Cancer for the Long Haul
Suvivors with chronic disease can face ongoing challenges.
Lorber, Elliott and others are learning to grapple with this increasingly common reality, that the cancer experience doesn’t have to be an either/or situation — that either a person is “cured” or the illness is clearly terminal. Rather, the reality of cancer can be an ongoing circumstance — and one often marked for individuals by a weighty uncertainty about how long they can survive with the disease.
Many situations can fall under the umbrella of “chronic cancer”: for instance, patients who have no evidence of disease but require ongoing medication; patients with measurable disease that has stopped growing or is progressing very slowly; people fighting a steady battle against metastases; or even those whose cancer, while in remission, has a high probability of returning (see sidebar). What can result is a state of mind that, while reflecting much of the same anxiety as that of anyone who has faced death after a cancer diagnosis, has the potential to last much longer.
“Although most of my patients certainly prefer their chronic cancer to the alternative, it doesn’t mean it’s easy,” says Steven Passik, PhD, attending psychologist at Memorial Sloan-Kettering Cancer Center in New York City, who primarily has been treating cancer patients for some 20 years. “Knowing that you have a finite number of years to live — that can be a very difficult cross to bear.”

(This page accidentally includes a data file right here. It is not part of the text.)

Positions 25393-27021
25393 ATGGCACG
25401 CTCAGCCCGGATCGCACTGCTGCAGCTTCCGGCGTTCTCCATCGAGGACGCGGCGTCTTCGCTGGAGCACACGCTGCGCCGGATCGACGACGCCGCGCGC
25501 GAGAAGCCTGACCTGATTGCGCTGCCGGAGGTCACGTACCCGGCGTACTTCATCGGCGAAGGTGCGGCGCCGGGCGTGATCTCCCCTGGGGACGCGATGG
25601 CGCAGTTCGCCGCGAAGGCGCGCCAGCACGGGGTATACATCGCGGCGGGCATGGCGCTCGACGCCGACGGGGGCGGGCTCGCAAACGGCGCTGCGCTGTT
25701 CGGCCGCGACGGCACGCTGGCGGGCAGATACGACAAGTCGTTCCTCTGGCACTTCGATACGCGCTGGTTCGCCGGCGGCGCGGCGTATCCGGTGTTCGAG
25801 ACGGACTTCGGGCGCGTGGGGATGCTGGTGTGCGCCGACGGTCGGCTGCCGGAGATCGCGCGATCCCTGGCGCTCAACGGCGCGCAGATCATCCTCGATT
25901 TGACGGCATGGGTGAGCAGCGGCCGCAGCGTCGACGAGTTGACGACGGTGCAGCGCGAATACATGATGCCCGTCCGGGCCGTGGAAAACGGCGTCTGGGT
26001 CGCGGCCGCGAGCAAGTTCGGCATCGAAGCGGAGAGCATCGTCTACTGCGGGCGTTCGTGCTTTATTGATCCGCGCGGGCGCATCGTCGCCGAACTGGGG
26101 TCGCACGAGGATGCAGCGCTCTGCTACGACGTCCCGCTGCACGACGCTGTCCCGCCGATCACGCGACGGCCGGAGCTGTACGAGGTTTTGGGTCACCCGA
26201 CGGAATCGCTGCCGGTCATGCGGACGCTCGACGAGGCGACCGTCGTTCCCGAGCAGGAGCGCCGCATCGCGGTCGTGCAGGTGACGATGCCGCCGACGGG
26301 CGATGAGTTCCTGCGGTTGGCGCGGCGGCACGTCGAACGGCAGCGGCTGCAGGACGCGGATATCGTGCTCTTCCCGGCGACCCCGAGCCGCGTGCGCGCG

Also, for some drugs, patients must continue their use for years or even indefinitely.
Targeted therapies have been extraordinarily effective for some rare diseases. For instance, imatinib (Gleevec) achieves remissions in the majority of patients with chronic myelogenous leukemia and also is effective against gastrointestinal stromal tumors, or GISTs, an uncommon cancer. Patients with more common tumors have also benefited from targeted therapies. Some recent successes include bevacizumab (Avastin) for colon, lung and breast cancers; erlotinib (Tarceva) for lung cancer; cetuximab (Erbitux) for colon and head and neck cancers; and sunitinib (Sutent) and sorafenib (Nexavar) for kidney and liver cancers.